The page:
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CAPTAIN WILLIAM HENRY TO MARYLAND COUNCIL OF SAFETY.
GENTLEMEN: Enclosed you have a Monthly Return of the Minute-Company under my command.
Gentlemen, I am, very respectfully, your most obedient servant,
To the Honourable the Council of Safety of Maryland.
A Monthly Return of Captain WILLIAM HENRYS Minute-Company, from KENT County.
Given under my hand, at Head-Quarters, Northampton County, Virginia.
February 29, 1776.
A List of the Minute-Company from KENT County, under the command of WILLIAM HENRY, who marched from said County on the 29th of JANUARY, 1776, and now stationed in NORTHAMPTON County, VIRGINIA.
Given under my hand, at Head-Quarters, February 29, 1776
MARYLAND COUNCIL OF SAFETY TO JOHN HANSON AND OTHERS.
GENTLEMEN: Our regular troops are not yet provided with arms, but might be in a very short time, if we could have a supply of gun-locks from you. We desire, therefore, to be informed in what forwardness you have got your manufactory, and when you expect to furnish us with some.
We are, &c.
To John Hanson, Charles Beatty, and James Johnson.
MARYLAND COUNCIL OF SAFETY TO COLONEL JOSHUA BEALL.
SIR: The Council of Safety desire you will immediately examine into the quality of the powder now under your charge, and give them a particular account of the quantities of cannon and fine. We are, &c.
To Colonel Joshua Beall.
CAPTAIN MACPHERSON TO CONTINENTAL CONGRESS.
[Read March 29, 1776.]
Philadelphia, March 29, 1776.
HONOURABLE GENTLEMEN: I have already taken the liberty of pointing out my opinion of the many advantages which would arise to North-America by employing row-galleys, viz: The many superior advantages they have in calms and little winds, the great advantage they have in being able to take shelter from a superior force (in case of necessity) at all times upon the coast of North-America, as they draw less water than vessels of the usual construction, and as I am persuaded I can construct them to sail much faster than any vessels in Great Britain, at least before the wind. These, with other considerations, led me to undertake to capture or destroy every British ship-of-war on the coast of North-America, with twelve row-galleys only; which command was promised to me by the Honourable Messrs. Hopkins, Randolph, and John Rutledge. I sincerely believe, had I been expeditiously furnished with those vessels, there would have been few British ships-of-war now on the coast of America to molest our trade. I am still ready to undertake the same charge, and will risk my life and every farthing I possess on earth on my success.
Or, if more agreeable to the honourable Congress, I will fit out two galleys at my own expense, the honourable Congress furnishing me with timber, guns, powder, &c, for which I will pay before my departure, and will risk my reputation that I will take or destroy an English man-of-war in a very little time. If I do not succeed, I do not wish to be reimbursed one penny. If I do, I should be glad the honourable Congress would grant me a commission for such a command, bearing date from the time that command was promised me, and that they would pay to my officers and men the full value of the first man-of-war I should take, or the estimated value of the first man-of-war I should destroy. I am little concerned about any mercenary reward to myself. I should ill merit the confidence of the honourable Continental Congress did I doubt their honour. Twelve row-galleys will not cost near as much money as the four frigates now building here.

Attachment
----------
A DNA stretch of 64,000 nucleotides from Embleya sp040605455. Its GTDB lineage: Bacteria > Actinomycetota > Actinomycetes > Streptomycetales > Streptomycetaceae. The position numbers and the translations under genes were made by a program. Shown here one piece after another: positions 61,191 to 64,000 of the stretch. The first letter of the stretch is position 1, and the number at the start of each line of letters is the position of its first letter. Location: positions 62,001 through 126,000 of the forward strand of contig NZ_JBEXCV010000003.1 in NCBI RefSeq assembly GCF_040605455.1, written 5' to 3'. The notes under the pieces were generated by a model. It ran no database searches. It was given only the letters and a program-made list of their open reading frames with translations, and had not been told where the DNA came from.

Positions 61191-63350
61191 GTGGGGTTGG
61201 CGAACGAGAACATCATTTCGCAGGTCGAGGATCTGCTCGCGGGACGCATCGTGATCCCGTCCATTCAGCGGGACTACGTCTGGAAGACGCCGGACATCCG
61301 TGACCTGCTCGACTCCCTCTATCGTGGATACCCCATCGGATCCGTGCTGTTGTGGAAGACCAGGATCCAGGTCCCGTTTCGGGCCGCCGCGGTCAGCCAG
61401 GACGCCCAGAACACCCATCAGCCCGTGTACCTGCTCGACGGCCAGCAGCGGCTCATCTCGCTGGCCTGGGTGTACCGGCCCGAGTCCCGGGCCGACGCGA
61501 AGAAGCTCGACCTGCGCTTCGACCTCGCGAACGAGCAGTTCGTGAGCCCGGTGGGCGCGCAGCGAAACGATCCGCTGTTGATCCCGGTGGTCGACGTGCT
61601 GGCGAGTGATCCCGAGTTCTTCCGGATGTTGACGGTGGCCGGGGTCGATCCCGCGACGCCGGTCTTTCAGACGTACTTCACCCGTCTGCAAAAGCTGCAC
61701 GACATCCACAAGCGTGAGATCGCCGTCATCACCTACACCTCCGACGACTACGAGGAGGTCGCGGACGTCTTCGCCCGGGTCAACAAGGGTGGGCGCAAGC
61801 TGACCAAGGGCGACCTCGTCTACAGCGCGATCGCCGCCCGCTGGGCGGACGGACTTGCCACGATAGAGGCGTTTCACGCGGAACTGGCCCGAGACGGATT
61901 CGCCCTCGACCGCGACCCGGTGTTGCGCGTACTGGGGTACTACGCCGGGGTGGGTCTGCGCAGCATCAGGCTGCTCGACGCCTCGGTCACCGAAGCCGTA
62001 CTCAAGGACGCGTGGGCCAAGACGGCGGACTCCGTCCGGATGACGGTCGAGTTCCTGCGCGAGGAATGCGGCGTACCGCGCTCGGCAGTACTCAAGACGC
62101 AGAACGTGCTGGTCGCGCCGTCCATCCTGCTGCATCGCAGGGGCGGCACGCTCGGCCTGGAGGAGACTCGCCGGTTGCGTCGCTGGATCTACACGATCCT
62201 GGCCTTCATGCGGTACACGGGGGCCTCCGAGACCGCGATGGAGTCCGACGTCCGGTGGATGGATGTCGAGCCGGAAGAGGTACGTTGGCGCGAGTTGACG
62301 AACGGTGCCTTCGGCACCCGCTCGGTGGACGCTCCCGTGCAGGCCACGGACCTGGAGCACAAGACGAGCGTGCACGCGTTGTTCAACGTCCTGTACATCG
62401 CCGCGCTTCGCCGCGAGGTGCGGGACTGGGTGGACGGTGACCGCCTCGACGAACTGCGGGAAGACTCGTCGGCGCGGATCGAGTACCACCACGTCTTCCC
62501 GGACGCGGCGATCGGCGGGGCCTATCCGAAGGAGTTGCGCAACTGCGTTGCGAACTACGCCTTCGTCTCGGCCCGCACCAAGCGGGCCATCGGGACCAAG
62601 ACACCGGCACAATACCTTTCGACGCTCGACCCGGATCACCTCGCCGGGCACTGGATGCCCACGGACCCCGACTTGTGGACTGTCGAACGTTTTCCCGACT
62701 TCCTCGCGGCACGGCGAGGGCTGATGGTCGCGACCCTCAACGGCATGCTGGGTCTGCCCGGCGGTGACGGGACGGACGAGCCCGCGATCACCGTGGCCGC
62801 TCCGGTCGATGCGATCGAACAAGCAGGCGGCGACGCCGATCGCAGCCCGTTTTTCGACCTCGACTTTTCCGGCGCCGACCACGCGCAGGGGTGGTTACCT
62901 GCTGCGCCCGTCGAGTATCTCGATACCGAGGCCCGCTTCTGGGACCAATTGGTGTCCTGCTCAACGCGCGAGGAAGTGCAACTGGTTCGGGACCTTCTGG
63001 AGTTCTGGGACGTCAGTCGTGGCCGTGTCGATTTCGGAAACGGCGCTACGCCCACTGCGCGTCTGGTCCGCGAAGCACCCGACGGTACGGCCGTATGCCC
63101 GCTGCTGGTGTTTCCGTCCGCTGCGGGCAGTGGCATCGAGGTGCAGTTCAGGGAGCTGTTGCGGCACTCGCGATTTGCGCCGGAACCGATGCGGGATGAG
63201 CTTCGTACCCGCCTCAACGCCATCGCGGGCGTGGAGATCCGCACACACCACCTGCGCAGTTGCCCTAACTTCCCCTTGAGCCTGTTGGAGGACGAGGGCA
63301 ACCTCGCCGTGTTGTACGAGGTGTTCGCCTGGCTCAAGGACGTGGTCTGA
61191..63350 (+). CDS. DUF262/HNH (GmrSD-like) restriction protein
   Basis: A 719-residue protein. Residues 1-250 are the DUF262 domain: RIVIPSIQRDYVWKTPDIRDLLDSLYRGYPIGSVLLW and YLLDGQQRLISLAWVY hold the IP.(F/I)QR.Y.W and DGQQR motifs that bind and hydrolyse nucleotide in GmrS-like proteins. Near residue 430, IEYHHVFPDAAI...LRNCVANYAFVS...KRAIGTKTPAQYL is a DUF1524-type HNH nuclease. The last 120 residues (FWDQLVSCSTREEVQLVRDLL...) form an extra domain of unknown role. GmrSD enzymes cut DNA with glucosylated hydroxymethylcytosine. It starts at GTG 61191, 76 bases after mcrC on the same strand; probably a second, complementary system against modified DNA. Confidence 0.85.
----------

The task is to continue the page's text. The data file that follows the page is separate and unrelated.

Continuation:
I hope the honourable Congress will not be offended by my begging they will be expeditious in fixing the matter with me.
I am, honourable gentlemen, with sincere esteem for your august body, your most obedient, most devoted, very humble servant,
To the Honourable Continental Congress.
Resolved, That William Sitgreaves and Peter Ozeas have, knowingly, counteracted the Resolution of this Committee, of the 6th instant, regulating the prices of several articles of Merchandise; and that they be published in the papers, agreeable to said Resolve, and that they be made acquainted with the determination of this Committee herein.
April 2, 1776.
William Sitgreaves and Peter Ozeas, having presented to this Committee the following papers, as acknowledgments of their having infringed the rules laid down by this body for regulating the prices of several articles of goods, and desired them, if they thought it necessary to lay their cases before the publick, to suffer their declarations to accompany them; the Committee, therefore, in discharge of the duty they owe to the publick, and in order to show to the world their resolutions to support their limitations, which they are of opinion are founded on just, generous principles, do think it highly proper to publish the several papers